WRAL- TV Broadcast Transcript of Viewpoint show

Tuesday, February 20, 1968
North Carolina (NC), Washington, D.C., Florida (FL), UNITED STATES OF AMERICA

WRAL-TV Viewpoint #1790 is a critical review of the efforts of Stokely Carmichael and Dr. King. The speaker claims Dr. King uses the threat of riots in cities to blackmail the United States Congress into doing the bidding of the Black Power Movement.

Schleiermacher (Original Sin)

Dr. King records Friedrich Schleiermacher’s views on original sin.

SCLC 10th Anniversary Advertisement Order Form

Atlanta, GA

This letter serves as an order form for advertisement in a booklet commemorating the SCLC's ten-year anniversary.

Letter from Joan Daves to Dr. King Regarding Education Heritage

Friday, March 13, 1964
New York, NY

In this letter, Joan Daves informs Dr. King that the Educational Heritage Company has come to an arrangement about distributing "Stride Toward Freedom" and "Strength to Love." The letter goes on to say that Educational Heritage will pay a guarantee of $2500 against a royalty of 42 cent per copy sold.

Letter from MLK to Mrs. Thompson

This letter, addressed to a Mrs. Thompson, illuminates the issue of negros who have found themselves employed as mailmen despite being privi to some skill set obtained though either a B.A. or B.S. degree.

Letter from Robert Balkind to Rev. Abernathy about NAACP

Monday, April 15, 1968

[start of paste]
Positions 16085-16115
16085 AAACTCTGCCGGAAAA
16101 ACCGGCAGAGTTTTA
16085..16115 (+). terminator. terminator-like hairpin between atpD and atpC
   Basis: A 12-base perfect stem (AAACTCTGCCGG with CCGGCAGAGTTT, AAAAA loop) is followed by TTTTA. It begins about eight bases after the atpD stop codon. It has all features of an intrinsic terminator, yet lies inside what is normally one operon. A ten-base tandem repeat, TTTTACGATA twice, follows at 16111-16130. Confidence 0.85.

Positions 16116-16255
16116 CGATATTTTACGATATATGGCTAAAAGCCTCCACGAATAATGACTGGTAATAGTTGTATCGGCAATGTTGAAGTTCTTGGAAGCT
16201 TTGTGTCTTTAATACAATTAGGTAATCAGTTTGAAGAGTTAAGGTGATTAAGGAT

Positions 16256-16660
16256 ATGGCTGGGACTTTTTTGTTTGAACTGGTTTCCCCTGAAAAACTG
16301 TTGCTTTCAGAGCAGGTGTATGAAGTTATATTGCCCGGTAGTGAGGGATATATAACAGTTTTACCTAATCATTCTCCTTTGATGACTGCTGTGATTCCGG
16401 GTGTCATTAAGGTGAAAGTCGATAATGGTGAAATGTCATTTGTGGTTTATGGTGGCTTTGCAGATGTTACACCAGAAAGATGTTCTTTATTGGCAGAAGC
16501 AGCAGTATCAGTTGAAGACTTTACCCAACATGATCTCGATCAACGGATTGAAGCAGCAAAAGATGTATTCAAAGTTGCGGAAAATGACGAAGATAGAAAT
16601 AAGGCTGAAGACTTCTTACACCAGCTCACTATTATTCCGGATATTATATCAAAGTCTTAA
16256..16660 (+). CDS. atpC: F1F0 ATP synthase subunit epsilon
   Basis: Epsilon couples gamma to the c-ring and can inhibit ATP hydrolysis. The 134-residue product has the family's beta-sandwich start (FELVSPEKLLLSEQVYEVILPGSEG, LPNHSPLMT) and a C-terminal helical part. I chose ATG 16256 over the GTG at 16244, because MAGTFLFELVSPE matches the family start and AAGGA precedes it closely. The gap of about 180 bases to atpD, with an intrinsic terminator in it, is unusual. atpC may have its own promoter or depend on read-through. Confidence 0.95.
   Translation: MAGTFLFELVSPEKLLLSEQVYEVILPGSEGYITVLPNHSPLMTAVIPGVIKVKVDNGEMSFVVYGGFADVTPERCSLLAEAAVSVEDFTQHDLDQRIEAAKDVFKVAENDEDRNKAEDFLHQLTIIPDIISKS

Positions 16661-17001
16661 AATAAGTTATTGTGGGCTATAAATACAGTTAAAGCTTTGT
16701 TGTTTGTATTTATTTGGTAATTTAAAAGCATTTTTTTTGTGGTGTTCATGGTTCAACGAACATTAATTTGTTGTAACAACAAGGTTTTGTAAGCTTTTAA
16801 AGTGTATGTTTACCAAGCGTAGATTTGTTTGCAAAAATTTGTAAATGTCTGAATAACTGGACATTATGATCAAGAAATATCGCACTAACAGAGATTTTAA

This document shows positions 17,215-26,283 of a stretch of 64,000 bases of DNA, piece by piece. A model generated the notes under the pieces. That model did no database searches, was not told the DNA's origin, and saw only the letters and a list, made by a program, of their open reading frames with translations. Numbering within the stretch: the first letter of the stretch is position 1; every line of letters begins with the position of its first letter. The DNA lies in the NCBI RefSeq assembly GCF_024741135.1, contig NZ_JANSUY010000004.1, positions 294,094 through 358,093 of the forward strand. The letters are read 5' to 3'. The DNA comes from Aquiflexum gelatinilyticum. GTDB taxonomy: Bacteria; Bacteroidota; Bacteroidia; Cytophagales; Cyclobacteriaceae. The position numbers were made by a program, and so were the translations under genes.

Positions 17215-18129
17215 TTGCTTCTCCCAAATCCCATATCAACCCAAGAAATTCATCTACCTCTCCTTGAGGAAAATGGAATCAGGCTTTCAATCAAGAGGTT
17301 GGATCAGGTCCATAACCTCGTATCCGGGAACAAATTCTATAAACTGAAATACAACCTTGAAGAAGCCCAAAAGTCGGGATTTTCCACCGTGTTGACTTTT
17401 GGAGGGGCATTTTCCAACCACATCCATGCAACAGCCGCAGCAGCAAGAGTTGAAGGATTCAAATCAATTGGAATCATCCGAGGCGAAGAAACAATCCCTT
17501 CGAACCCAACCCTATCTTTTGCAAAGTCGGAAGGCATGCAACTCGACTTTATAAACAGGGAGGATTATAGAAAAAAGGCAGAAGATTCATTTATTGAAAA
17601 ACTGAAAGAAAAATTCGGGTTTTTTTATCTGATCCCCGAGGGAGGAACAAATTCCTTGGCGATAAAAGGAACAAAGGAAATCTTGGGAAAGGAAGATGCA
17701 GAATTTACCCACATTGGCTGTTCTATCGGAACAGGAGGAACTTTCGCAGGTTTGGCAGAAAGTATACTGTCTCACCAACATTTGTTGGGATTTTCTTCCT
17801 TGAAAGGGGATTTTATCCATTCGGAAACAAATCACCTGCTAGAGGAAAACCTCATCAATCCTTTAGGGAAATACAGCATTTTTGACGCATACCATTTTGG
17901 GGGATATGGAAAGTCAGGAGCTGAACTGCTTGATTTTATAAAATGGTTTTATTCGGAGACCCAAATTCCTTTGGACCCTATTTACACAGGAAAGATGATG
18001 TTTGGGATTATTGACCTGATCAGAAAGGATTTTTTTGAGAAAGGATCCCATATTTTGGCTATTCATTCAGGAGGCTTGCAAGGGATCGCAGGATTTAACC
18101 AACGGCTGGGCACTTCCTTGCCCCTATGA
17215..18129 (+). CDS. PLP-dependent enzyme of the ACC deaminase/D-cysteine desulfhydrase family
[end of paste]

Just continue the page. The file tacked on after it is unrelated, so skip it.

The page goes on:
New York (NY)

This letter, written by the CEO of Hampton Manufacturing Co., references an attached letter for the NAACP.

Letter from Victor J. Schoenbach to MLK

Monday, May 22, 1967
New York (NY), New York, NY, VIETNAM, Atlanta, GA

Victor Schoenbach writes Dr. King expressing his support for Dr. King's views on the Vietnam War in the midst of dissenters.

Outline for "Levels of Love"

In this handwritten outline, Dr. King highlights the subject of love. The document titled, “Levels of Love," focused on four categories: utilitarian love, romantic love, humanitarian love and Christian love.

Mystery

Dr. King records a quote on mystery from Robert Flint's "The Philosophy of History."

Letter from Rabbi Philip Hiat to MLK

Wednesday, January 30, 1963
New York, NY, New York (NY), Chicago, IL, Illinois (IL), Atlanta, GA

Rabbi Philip Hiat, Executive Vice-President of the Synagogue Council of America, invites Dr. King to meet with Jewish religious leaders.

SCLC Press Release: 1967 Election Results

Ohio (OH), Cleveland, OH, Washington, D.C., VIETNAM

This SCLC release hails the election of America's first two black mayors, Carl Stokes in Cleveland, Ohio and Richard Hatcher in Gary, Indiana. The release stresses that such men "cannot do the job alone" and condemns efforts in Congress to cut the War on Poverty even as billions are spent on the Vietnam War.